Birth of a cohort — the first 20 years of the Raine study

  title={Birth of a cohort — the first 20 years of the Raine study},
  author={Charlotte M. McKnight and John P. Newnham and Fiona Stanley and Jenny A. Mountain and Louis I. Landau and Lawrence J. Beilin and Ian B Puddey and Craig E. Pennell and David Mackey},
  journal={Medical Journal of Australia},
n Th se I the beginning there was an idea ... and funding. e project might never have started if not for a rendipitous meeting between an accountant for the Raine Medical Research Foundation and a young obstetrician. The Foundation had been established 30 years earlier by the bequest of Mary Raine (Box 1), a successful businesswoman who left her property empire to the University of Western Australia (UWA) for medical research. The accountant mentioned that the Foundation had decided to award a… 
The Raine study had no evidence of significant perinatal selection bias after two decades of follow up: a longitudinal pregnancy cohort study
The Raine Study is valuable for association studies, even after 20 years of cohort reviews with increasing non-participation of cohort members, and exposure-outcome association analyses suggest that there is no apparent resulting selection bias.
Data linkage in an established longitudinal cohort: the Western Australian Pregnancy Cohort (Raine) Study.
By linking educational outcomes to the Raine Study database, it was shown across three different age groups that a healthy diet was consistently associated with higher academic performance.
Longitudinal Intergenerational Birth Cohort Designs: A Systematic Review of Australian and New Zealand Studies
This review demonstrates the significant yield from this effort both in terms of scientific discovery and social policy impact and further opportunities have been recognised with cross-study collaboration and pooling of data between established and newer studies and international studies to investigate global health determinants.
Does Otitis Media Affect Later Language Ability? A Prospective Birth Cohort Study.
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The ARCHER study of health and wellbeing in young rural Australians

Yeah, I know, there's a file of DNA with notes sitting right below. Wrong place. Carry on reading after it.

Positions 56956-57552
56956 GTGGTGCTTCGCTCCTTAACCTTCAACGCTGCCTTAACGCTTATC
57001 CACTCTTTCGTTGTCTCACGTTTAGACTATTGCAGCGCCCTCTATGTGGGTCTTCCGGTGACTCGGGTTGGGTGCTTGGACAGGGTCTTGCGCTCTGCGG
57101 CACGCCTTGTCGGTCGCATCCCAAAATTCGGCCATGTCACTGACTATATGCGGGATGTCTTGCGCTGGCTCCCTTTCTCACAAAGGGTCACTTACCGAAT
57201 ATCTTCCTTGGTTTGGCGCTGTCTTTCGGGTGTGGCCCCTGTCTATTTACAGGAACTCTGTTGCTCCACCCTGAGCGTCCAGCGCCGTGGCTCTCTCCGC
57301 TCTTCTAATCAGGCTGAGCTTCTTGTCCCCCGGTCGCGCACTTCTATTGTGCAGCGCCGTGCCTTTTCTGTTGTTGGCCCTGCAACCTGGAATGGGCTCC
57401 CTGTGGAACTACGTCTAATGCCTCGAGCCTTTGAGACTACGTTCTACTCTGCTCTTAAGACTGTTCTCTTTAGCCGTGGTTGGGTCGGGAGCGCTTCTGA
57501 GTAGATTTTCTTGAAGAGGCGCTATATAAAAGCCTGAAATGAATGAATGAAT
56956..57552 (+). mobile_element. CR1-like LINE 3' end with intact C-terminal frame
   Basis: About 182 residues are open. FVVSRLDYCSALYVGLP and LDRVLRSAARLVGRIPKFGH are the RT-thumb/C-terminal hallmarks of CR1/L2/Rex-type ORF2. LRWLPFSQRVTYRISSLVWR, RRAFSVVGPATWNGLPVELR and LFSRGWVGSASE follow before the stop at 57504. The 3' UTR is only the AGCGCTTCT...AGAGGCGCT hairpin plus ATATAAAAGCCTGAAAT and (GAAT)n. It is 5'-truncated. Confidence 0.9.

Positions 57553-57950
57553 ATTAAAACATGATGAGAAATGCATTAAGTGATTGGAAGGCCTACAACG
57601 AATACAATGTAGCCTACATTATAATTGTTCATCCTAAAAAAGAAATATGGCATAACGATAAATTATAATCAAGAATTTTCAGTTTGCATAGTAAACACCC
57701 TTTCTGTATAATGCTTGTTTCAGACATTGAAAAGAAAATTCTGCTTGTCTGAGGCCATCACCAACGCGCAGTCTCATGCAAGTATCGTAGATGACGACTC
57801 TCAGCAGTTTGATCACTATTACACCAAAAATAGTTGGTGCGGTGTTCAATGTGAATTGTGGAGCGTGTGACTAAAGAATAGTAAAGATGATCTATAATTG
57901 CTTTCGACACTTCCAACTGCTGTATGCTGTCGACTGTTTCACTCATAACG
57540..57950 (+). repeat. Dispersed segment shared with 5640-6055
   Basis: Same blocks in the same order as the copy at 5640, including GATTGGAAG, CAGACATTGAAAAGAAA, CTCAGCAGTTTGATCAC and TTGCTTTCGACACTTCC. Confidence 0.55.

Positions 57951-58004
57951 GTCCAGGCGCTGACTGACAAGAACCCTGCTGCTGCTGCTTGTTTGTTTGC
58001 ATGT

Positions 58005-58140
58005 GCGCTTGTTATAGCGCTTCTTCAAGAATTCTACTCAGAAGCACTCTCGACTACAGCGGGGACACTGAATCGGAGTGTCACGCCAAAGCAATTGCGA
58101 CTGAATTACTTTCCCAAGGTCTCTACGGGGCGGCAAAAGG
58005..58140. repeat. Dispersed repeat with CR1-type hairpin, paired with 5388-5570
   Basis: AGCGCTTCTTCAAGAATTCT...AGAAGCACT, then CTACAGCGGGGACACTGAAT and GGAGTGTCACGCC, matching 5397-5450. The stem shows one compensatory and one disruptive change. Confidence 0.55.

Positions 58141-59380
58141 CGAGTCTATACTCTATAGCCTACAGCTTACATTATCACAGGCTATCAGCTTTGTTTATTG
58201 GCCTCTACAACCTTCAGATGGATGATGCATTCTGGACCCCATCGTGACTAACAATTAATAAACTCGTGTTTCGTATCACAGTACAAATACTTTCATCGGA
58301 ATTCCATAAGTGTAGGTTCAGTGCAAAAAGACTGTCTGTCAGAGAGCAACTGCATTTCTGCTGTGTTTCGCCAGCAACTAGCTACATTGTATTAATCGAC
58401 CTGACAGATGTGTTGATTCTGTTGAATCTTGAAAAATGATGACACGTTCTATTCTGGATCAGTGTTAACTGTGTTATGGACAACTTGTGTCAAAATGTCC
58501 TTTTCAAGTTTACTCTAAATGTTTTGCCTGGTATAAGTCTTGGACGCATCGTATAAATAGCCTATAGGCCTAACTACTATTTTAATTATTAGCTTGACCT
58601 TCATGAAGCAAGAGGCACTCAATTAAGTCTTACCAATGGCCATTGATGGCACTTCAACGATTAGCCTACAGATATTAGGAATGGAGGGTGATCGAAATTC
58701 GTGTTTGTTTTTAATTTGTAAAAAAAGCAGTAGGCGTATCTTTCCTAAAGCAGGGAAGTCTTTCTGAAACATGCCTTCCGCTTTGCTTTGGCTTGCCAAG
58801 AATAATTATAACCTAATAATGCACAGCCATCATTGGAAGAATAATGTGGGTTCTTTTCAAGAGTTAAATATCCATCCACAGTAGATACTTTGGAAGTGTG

An overview of preliminary findings from the longitudinal ARCHER (Adolescent Rural Cohort study of Hormones, Health, Education, Environments and Relationships) study of rural adolescent health is provided to provide insight into the specific determinants of health for young people growing up in rural Australia.
Prenatal exposure to maternal stressful life events and earlier age at menarche: the Raine Study.
The observed non-linear U-shape of the association between maternal psychological stress and age at menarche did not reflect a dose-response, which suggests that the first exposure to prenatal stress exerts a greater effect on fetal reproductive development.
Rationale and protocol for the 7- and 8-year longitudinal assessments of eye health in a cohort of young adults in the Raine Study
Eye assessments are being conducted and the data collected will provide an estimate of population incidence and updated prevalence of ocular conditions such as myopia and keratoconus, as well as longitudinal change in ocular parameters in young Australian adults, to allow exploration of the environmental, health and genetic factors underlying inter-subject differential long-term ocular changes.
Clinical cardiovascular risk during young adulthood in offspring of hypertensive pregnancies: insights from a 20-year prospective follow-up birth cohort
Incidence of offspring hypertension was significantly increased in those whose mothers had a more complicated pregnancy history, including preterm birth and pre-eclampsia, which would be proportional to the severity of the pregnancy complication.
The association between in utero exposure to maternal psychological stress and female reproductive function in adolescence: A prospective cohort study
The prevalence and predictors of hypertension in a National Survey of Australian Children
Body mass index is the most important predictor of BP, followed by low socioeconomic status, which means at-risk children may be suitable for screening and intervention studies.


A systematic review of the effect of retention methods in population-based cohort studies
Incentives boosted retention rates in prospective cohort studies and other methods appeared to have a beneficial effect but there was a general lack of a systematic approach to their evaluation.
Retaining and tracking cohort study members.
Approaches for maximizing retention and minimizing loss to follow-up are reviewed, including the importance of communicating the expectations of participation and collecting personal information at baseline, conducting frequent personal and mail contact, and providing incentives for participation.
Methods to increase response rates to postal questionnaires.
The trials evaluated 98 different ways of increasing response rates to postal questionnaires and for 62 of these the combined trials included over 1,000 participants, finding substantial heterogeneity among trial results in half of the strategies.
The 'Trier Social Stress Test'--a tool for investigating psychobiological stress responses in a laboratory setting.
The results suggest that gender, genetics and nicotine consumption can influence the individual's stress responsiveness to psychological stress while personality traits showed no correlation with cortisol responses to TSST stimulation.
Retaining and tracking cohort study
  • members. Epidemiol Rev
  • 1998
A systematic review of the effect of retention methods in populationbased cohort studies
  • BMC Public Health
  • 2011